For marketers, here is where we are casting our net far and wide. The key difference versus what we’ve traditionally done is that companies can no longer rely on “shouting” a message. Ads are less effective than they’ve ever been and trust in companies is about as low as it has ever been. The new goal is to provide something of value…something so valuable that folks who have never even heard of you or your brand want to share it with their friends. The most successful viral campaign in recent history is one from Blendtec. Google this to see what they did. There are dozens of other examples as well.

The content that you provide might be a public webcast, podcast, video, white paper, etc. It might be funny, proprietary and valuable research, or something else that will resonate with your target demographic. The idea is to get something interesting and valuable in front of the eyes of some key influencers within your demographic.

Side Note: While I haven’t created a visual yet, also visualize the LIPEE pyramid (where Listening is substituted for Attention). Instead of the company creating compelling content to attract attention, it “listens” to and monitors the socialsphere for mentions of their brand, their core competency, or other key words which might be a signal to engage in “interaction” through Social Channels.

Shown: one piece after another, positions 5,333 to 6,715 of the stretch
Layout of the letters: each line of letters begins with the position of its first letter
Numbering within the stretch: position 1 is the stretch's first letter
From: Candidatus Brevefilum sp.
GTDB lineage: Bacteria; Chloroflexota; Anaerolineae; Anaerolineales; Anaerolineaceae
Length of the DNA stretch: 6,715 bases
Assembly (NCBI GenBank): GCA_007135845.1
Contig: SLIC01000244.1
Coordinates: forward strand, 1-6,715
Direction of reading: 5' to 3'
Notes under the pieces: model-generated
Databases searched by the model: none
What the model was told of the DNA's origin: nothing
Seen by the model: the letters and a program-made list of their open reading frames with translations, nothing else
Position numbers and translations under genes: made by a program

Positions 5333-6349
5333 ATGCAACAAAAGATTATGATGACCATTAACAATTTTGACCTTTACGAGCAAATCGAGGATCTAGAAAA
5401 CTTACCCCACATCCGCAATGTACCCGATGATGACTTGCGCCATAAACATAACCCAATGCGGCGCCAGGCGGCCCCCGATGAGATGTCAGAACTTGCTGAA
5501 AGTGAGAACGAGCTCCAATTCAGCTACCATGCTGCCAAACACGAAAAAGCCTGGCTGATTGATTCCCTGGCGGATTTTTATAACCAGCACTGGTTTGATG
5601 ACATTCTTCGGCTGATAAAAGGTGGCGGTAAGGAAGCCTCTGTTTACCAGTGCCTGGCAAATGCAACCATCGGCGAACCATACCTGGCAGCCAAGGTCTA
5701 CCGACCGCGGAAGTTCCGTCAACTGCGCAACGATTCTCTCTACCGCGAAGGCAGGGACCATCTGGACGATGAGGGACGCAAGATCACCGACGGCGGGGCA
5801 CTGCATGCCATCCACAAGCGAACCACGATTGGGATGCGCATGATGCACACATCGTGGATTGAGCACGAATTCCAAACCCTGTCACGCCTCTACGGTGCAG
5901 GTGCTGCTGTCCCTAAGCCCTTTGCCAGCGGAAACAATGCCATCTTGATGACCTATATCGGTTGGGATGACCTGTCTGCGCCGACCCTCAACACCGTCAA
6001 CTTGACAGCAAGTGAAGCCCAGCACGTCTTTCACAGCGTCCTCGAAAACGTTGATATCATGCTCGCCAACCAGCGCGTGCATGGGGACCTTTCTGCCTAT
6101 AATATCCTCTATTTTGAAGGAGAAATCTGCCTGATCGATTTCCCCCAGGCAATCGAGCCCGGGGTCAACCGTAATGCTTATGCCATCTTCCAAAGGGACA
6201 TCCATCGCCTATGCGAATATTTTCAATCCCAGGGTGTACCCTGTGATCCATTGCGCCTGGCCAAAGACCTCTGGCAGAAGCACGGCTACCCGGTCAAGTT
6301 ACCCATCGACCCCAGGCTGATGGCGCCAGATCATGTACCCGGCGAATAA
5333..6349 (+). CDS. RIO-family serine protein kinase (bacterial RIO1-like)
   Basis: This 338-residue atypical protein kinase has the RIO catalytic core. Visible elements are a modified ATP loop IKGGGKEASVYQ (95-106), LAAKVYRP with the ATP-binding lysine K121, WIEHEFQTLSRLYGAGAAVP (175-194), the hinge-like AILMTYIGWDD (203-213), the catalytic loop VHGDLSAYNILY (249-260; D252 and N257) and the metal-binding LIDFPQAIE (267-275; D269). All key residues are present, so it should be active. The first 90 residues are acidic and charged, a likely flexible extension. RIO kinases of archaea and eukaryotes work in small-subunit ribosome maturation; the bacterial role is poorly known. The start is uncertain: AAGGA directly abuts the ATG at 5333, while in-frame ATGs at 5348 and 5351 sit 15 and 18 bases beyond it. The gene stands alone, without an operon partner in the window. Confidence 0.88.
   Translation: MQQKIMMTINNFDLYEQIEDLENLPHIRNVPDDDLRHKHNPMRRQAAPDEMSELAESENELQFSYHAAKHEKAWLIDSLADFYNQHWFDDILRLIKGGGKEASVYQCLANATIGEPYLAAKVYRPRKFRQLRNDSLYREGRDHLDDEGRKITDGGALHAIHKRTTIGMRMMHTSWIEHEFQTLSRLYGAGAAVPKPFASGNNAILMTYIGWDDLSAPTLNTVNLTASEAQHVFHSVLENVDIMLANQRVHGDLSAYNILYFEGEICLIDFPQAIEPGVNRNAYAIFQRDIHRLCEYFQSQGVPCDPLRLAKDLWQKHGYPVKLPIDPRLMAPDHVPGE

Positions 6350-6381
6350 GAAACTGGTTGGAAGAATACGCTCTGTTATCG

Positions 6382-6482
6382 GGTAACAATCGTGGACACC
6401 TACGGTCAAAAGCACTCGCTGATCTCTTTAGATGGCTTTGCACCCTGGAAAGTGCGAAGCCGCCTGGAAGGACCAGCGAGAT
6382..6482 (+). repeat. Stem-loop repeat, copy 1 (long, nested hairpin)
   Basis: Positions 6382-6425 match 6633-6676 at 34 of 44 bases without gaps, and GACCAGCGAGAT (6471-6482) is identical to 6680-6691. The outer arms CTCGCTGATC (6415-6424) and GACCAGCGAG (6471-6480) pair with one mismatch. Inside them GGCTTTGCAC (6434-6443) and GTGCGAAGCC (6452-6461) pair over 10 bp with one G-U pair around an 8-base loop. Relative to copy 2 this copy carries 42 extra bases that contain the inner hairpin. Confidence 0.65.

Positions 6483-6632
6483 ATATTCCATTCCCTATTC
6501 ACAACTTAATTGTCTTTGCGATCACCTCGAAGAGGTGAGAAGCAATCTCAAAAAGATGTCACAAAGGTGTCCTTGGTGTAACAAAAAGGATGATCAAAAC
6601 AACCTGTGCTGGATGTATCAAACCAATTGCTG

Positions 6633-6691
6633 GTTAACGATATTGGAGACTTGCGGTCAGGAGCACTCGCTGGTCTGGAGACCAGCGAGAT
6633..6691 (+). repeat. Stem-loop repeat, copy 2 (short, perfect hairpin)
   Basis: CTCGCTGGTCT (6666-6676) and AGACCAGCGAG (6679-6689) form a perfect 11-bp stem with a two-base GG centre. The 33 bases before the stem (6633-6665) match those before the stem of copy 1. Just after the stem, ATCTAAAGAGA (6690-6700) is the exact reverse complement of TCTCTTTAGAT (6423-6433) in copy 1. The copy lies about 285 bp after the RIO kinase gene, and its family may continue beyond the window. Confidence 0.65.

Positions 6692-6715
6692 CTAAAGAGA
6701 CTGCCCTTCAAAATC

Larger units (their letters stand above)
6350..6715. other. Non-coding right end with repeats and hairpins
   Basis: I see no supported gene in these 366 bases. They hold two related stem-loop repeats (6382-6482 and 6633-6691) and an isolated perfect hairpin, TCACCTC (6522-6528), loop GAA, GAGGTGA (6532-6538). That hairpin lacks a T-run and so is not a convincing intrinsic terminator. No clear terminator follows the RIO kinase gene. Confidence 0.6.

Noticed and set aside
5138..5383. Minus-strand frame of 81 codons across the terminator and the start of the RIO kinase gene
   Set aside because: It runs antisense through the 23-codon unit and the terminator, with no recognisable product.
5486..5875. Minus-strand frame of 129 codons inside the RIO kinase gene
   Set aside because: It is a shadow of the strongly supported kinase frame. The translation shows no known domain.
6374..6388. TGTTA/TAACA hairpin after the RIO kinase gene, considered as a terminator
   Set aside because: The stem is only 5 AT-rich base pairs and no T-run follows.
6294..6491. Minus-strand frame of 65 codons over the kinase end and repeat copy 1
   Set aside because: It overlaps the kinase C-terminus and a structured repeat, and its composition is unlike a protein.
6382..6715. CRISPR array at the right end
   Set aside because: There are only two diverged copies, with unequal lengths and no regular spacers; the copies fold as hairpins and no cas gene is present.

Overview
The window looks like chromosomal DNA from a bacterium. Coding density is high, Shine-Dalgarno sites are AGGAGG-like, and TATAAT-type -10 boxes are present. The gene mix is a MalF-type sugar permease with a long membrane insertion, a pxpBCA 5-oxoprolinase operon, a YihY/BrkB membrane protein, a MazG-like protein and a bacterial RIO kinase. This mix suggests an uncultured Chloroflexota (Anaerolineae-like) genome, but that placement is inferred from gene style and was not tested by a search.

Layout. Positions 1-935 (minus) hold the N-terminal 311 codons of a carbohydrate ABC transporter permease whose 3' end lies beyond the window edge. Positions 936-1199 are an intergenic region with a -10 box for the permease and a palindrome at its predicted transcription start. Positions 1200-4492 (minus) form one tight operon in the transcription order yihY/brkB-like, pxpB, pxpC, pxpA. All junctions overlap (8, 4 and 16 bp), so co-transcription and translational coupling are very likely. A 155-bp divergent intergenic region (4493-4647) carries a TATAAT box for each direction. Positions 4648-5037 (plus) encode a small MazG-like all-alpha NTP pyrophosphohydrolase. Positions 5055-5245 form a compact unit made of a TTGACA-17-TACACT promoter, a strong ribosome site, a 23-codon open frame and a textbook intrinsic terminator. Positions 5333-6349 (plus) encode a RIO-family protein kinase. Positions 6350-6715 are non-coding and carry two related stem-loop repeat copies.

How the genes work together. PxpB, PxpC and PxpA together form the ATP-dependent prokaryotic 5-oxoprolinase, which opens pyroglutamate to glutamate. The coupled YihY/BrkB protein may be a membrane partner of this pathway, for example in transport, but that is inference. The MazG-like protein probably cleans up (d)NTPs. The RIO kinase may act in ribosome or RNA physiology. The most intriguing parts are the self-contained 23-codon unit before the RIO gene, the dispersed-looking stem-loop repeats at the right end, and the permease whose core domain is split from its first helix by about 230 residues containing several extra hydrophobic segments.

INTERACTION
You’ve now garnered some attention, and have established a little bit of relational capital. Now is the time where some 1:1 interaction might take place. Twitter, blogs, Facebook, some “Unconnected” community participation, etc.

Dialogue at this stage will vary – but the offline equivalent might be saying “Hi – how are you doing?” to someone while waiting for a drink at the bar on in the line at the bathroom at a networking event. There is a shared common interest, and we’ve just been presented with an opportunity for some dialogue in passing. Unless there is something compelling or interesting during that exchange, the conversation will likely be forgotten within 15 minutes by both parties. If there is something of value during the exchange, the natural response is something like “Hey, let’s talk more about that next week”, and contact information is exchanged. We’ve just gained permission to continue the conversation.

PERMISSION
Simply put, the dialogue during our brief interaction was compelling enough. We have offered something of interest and value that the individual have implicitly or explicitly asked to know more about us. Instead of handing them a business card in the offline world, with a few mouse clicks and a URL, we can point them to exactly what they are looking for in the form of pre-existing content. In exchange, they’ve give you permission to follow up to talk more.

Some examples of ways that this can manifest itself are:

  • Subscribing to our blog
  • Inviting us to connect on a Social Network
  • Giving us their contact information in exchange for a white paper, webinar, newsletter, free product sample or trial

We’ve been able to offer something of value and they’ve given us permission to engage with them in more conversation.